Postoperative cognitive dysfunction (POCD) is common in elderly patients. Senegenin, an active component of extracts from Polygala tenuifolia root, a traditional Chinese medicine, has neuroprotective and neuroregenerative effects. However, the mechanism underlying the effects of senegenin against postoperative cognitive impairment in elderly individuals has yet to be elucidated. The aim of this study was to investigate the protective effects of senegenin on the cognitive functions of elderly rats with splenectomy-induced POCD. Results from a Morris water maze test suggested that splenectomy induced a transient cognitive deficiency in the elderly rats; however, when the rats were treated with senegenin, the cognitive impairment was notably attenuated. Further experiments showed that senegenin significantly inhibited the mRNA and protein expression of several key pro-inflammatory cytokines, specifically, tumor necrosis factor-α (TNF-α), interleukin-1β (IL-1β), IL-6 and IL-8, in the hippocampal tissues of elderly rats following splenectomy. In order to investigate the molecular mechanism involved, the expression and activity of the Toll-like receptor 4 (TLR4) signaling pathway was assessed. On day 1 postoperatively, it was observed that senegenin markedly suppressed the mRNA and protein expression of TLR4, myeloid differentiation factor 88 (MyD88) and TIR domain-containing adaptor-inducing interferon-β (TRIF). Furthermore, the phosphorylation levels of nuclear factor-κB (NF-κB) p65 and inhibitor of NF-κB (IκBα) were also decreased following senegenin treatment on the first day subsequent to surgery. These results suggest that senegenin suppressed splenectomy-induced transient cognitive impairment in elderly rats, possibly by downregulating two signaling pathways involved in inflammation, TLR4/MyD88/NF-κB and TLR4/TRIF/NF-κB, to further inhibit the expression of key pro-inflammatory cytokines, specifically, TNF-α, IL-1β, IL-6 and IL-8, and ultimately the neuroinflammation in the hippocampal tissues. In conclusion, the present study revealed that senegenin exhibited neuroprotective effects against splenectomy-induced transient cognitive impairment in elderly rats, which indicated that senegenin may be a promising agent for the treatment of POCD.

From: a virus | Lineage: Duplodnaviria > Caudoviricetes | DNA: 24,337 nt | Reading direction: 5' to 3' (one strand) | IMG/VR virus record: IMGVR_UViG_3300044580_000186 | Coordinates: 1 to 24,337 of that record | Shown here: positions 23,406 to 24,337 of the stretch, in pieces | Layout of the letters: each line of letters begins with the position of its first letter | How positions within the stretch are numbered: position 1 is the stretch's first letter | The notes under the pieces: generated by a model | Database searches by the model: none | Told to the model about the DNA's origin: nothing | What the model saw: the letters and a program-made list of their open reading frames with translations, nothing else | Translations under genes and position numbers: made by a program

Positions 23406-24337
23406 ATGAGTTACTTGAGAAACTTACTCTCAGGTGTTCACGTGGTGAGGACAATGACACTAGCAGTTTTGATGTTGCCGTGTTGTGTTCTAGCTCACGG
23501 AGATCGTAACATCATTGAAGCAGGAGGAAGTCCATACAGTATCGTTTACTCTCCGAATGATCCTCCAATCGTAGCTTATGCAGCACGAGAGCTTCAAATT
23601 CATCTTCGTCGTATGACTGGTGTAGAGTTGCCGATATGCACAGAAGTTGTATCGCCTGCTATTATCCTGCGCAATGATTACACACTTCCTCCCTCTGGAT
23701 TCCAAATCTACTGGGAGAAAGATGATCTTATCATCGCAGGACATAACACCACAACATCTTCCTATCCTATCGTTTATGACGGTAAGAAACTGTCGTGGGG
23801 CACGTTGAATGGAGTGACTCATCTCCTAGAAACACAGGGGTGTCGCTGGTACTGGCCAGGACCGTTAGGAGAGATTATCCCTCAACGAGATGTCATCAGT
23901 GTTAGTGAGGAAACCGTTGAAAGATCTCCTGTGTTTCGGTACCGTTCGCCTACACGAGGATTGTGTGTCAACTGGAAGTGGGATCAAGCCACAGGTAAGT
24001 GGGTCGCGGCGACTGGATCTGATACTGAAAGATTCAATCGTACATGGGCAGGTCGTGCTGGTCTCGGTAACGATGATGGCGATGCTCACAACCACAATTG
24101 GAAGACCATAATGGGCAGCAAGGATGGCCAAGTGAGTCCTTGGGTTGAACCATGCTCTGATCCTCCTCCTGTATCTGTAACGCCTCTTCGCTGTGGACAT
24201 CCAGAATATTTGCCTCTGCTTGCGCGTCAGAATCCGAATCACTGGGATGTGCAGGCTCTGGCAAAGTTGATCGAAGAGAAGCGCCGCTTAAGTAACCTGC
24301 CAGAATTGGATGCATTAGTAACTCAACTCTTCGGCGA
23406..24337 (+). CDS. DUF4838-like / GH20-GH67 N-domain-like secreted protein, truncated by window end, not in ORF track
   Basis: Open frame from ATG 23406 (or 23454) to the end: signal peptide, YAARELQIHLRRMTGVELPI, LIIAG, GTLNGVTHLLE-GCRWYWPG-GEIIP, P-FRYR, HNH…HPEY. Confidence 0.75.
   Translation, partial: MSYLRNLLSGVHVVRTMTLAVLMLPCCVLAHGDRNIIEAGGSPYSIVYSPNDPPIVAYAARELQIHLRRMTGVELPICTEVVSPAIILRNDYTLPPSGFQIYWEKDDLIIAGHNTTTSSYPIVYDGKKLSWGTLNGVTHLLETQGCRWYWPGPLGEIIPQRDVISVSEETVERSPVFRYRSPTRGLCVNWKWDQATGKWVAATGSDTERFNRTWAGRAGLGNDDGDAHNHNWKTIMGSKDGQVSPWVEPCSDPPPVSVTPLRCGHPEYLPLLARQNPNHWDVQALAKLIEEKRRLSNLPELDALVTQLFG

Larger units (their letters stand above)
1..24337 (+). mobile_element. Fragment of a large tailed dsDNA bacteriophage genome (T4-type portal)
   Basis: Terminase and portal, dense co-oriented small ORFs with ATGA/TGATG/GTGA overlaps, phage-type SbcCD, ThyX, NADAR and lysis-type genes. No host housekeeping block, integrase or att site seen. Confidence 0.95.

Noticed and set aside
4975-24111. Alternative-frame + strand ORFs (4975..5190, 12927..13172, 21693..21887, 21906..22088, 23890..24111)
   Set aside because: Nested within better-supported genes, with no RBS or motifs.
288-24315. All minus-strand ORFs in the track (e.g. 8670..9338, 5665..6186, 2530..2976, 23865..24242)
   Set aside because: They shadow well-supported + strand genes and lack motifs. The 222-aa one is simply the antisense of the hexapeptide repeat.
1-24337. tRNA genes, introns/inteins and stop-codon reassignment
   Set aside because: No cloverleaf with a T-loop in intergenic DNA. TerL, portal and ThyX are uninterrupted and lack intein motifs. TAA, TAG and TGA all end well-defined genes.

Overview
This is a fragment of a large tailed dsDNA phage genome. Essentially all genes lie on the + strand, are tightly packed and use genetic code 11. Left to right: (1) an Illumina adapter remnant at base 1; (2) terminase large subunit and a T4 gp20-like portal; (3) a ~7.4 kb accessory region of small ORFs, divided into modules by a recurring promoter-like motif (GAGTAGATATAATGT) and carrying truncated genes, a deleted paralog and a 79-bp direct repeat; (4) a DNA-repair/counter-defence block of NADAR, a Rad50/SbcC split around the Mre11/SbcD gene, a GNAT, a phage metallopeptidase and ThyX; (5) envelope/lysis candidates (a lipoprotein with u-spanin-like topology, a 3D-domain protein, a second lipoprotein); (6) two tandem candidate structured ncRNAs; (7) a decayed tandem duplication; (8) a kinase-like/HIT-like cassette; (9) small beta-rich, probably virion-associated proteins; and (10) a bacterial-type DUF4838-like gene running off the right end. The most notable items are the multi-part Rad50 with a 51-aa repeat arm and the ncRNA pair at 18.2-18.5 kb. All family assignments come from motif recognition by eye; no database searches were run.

PMCID: PMC3961123  PMID: 24660030